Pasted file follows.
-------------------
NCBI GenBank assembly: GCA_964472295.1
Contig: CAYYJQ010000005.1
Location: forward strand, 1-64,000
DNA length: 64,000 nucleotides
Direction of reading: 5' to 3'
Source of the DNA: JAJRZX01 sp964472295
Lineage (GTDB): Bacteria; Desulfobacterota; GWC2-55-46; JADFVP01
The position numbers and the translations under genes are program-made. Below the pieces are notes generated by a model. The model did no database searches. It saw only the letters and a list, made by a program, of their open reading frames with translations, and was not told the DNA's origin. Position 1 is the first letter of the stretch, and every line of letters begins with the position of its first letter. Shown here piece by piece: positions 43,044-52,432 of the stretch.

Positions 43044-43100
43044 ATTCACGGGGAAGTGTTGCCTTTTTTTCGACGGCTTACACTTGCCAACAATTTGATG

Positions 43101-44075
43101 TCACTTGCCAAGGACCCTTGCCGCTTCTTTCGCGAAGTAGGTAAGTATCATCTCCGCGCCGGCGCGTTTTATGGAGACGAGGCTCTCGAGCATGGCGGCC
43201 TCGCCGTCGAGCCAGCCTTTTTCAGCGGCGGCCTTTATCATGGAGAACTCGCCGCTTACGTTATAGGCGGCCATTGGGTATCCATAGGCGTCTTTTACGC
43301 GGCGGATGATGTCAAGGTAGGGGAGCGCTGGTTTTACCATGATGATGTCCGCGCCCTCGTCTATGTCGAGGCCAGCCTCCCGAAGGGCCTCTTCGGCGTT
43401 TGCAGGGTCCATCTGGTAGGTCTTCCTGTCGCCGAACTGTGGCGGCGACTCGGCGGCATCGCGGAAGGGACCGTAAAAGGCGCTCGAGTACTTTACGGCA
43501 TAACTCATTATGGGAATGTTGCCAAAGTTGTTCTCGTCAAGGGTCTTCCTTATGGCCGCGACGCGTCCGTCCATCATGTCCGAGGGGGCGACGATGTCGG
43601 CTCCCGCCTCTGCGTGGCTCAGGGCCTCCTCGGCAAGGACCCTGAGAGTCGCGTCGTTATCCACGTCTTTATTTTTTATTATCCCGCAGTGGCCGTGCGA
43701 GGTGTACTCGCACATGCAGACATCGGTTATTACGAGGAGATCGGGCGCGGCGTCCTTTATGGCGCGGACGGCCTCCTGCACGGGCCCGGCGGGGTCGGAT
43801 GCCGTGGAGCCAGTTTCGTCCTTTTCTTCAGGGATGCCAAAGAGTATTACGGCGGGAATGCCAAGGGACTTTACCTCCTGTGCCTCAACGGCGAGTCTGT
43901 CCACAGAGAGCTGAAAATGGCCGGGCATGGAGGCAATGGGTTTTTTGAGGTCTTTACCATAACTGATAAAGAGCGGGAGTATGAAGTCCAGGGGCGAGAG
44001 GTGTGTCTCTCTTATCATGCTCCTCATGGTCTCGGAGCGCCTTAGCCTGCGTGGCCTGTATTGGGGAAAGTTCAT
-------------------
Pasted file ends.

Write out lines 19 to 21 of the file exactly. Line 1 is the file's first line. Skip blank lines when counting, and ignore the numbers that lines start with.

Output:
43801 GCCGTGGAGCCAGTTTCGTCCTTTTCTTCAGGGATGCCAAAGAGTATTACGGCGGGAATGCCAAGGGACTTTACCTCCTGTGCCTCAACGGCGAGTCTGT
43901 CCACAGAGAGCTGAAAATGGCCGGGCATGGAGGCAATGGGTTTTTTGAGGTCTTTACCATAACTGATAAAGAGCGGGAGTATGAAGTCCAGGGGCGAGAG
44001 GTGTGTCTCTCTTATCATGCTCCTCATGGTCTCGGAGCGCCTTAGCCTGCGTGGCCTGTATTGGGGAAAGTTCAT